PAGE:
Nephrology Nurses Week kicks off today and is a time to appreciate the dedication and expertise nephrology nurses bring to their roles.

Nephrology nurses have a distinct role in helping patients across the age spectrum who are dealing with issues concerning kidney function and health. Whether it’s a family history that predisposes someone to kidney disease, an older patient who is coping with a new diagnosis, a teen recovering from a kidney transplant, or a person with advanced end stage kidney disease, nephrology nurses specialize in all the ways to help patients.

Anyone interested in a career as a nephrology nurse can reference the American Nephrology Nurses Association for background information, career tips, certification information, and guidance. Nephrology nurses can flourish in any number of settings from corporate to home care to a coordinator of dialysis or transplant services. They have a broad knowledge of the entire body system and will know how kidney function will impact the rest of the body.

Often nephrology nurses will administer the frequent dialysis needed to keep a patient functioning. They might also counsel patients and their families who are preparing for a kidney transplant or recovering from one. Their expertise in helping both the patient learn about typical expected symptoms or results and in helping family members care for a patient will make a significant difference in physical and emotional recovery.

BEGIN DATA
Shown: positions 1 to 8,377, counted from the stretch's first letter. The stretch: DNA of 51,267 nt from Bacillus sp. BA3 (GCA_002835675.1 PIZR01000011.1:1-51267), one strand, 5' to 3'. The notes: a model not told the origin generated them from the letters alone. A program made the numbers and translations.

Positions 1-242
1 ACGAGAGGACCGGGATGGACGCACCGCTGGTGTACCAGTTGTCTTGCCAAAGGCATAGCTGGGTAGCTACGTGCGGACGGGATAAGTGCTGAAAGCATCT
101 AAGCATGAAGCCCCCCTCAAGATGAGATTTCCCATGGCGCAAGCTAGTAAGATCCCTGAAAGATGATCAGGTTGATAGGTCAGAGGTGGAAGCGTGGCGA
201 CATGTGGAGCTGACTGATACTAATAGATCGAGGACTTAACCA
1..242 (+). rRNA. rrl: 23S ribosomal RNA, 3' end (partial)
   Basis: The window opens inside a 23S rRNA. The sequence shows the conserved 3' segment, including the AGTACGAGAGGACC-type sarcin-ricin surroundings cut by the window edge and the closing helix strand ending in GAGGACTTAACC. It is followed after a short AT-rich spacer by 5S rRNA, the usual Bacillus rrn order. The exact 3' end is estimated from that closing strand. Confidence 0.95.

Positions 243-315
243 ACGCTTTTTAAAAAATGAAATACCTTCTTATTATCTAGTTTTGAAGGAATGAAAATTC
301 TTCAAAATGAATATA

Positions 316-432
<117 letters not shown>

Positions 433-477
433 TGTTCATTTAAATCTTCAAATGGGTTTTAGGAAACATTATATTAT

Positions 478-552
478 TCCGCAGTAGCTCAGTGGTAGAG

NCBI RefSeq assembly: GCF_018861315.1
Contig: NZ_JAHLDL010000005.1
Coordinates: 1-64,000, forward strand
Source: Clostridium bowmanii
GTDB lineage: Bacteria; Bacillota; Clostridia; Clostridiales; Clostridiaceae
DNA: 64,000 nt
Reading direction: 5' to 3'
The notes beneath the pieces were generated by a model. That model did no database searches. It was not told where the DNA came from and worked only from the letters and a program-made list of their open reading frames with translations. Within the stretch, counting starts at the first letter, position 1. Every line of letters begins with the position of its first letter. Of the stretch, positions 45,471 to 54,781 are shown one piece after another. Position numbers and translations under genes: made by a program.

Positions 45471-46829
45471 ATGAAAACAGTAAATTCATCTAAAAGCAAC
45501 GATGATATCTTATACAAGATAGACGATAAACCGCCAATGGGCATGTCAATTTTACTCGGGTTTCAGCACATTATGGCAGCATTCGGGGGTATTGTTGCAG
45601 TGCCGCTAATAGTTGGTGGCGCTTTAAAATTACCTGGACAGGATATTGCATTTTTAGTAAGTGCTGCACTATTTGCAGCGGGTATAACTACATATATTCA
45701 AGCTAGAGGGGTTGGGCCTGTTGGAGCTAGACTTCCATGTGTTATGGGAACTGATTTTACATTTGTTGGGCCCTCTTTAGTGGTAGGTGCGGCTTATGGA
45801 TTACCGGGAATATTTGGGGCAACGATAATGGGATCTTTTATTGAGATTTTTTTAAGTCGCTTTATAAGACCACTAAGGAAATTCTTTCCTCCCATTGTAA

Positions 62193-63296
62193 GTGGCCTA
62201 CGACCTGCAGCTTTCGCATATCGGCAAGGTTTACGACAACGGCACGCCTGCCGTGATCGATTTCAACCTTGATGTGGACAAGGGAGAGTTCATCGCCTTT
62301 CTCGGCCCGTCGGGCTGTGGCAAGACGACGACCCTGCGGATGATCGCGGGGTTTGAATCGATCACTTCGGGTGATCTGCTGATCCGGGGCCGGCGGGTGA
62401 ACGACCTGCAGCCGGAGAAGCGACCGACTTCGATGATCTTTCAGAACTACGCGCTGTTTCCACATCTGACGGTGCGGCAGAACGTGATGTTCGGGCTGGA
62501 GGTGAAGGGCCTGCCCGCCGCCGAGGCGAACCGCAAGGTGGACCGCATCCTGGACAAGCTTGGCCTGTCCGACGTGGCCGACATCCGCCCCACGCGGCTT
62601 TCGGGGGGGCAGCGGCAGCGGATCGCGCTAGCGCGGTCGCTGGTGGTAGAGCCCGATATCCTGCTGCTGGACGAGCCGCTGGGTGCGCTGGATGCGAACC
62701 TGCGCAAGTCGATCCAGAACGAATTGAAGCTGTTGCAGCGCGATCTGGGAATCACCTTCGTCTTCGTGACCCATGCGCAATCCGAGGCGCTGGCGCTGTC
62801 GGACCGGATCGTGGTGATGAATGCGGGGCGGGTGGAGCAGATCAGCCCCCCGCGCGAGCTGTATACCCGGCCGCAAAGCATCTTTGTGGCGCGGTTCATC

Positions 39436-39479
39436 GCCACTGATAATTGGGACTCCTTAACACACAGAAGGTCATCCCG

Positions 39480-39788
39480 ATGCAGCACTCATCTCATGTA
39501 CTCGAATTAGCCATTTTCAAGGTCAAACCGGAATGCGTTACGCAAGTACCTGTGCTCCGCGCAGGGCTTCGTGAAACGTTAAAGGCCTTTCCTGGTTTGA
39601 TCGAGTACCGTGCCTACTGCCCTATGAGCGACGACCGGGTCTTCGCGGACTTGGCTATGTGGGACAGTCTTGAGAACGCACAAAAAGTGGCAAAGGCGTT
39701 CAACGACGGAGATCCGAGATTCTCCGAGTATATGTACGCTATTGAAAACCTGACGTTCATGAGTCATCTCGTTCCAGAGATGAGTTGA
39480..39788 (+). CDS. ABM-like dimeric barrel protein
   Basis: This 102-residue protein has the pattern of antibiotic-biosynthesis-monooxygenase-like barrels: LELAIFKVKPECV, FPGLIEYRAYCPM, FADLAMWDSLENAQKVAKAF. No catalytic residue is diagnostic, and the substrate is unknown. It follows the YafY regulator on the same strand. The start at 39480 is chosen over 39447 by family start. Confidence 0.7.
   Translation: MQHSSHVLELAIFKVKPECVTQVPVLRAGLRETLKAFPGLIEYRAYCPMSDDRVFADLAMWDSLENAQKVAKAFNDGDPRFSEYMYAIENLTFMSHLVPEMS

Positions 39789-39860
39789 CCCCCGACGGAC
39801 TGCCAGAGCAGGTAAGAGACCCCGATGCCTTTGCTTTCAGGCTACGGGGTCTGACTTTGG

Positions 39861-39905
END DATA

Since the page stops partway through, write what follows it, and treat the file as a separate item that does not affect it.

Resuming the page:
With the rapid treatment advances for complex health issues, many nephrology nurses become well-versed in the many conditions patients have and how those conditions can impact the kidneys and treatments for kidney disease. Because of this, they need excellent teamwork skills and critical thinking skills that will help them assess and prioritize care in crisis situations.

As with other specialties, obtaining certification improves your knowledge base, and it also helps you serve your patients to the best of your abilities. Certification is available for several areas of nephrology nursing including as a nephrology nurse, as a nephrology nurse practitioner, as a dialysis nurse, as a dialysis LPN, or even as a clinical hemodialysis technician.

Studying for and passing a certification exam is well within your reach, especially if you have been in the field for a while. You very likely already know a good deal of the information. But certification helps you stay up-to-date on the latest evidence-based practices, technology, and treatment, and also gives you a peek into the exciting developments in the industry.

As you gain more training, your employment becomes even more valuable to your organization. Certification also shows your dedication to your role. Taking the extra time to advance your learning shows the kind of attention to detail and commitment to high-quality care that employers want to see. When career advisers talk about showing your skills and your results, certification fits the bill.

Take this week to appreciate nephrology nurses and to find out more about the career if it sounds appealing to you.

Julia Quinn-Szcesuil

Julia Quinn-Szcesuil

Julia Quinn-Szcesuil is a freelance writer based in Bolton, Massachusetts.
Julia Quinn-Szcesuil

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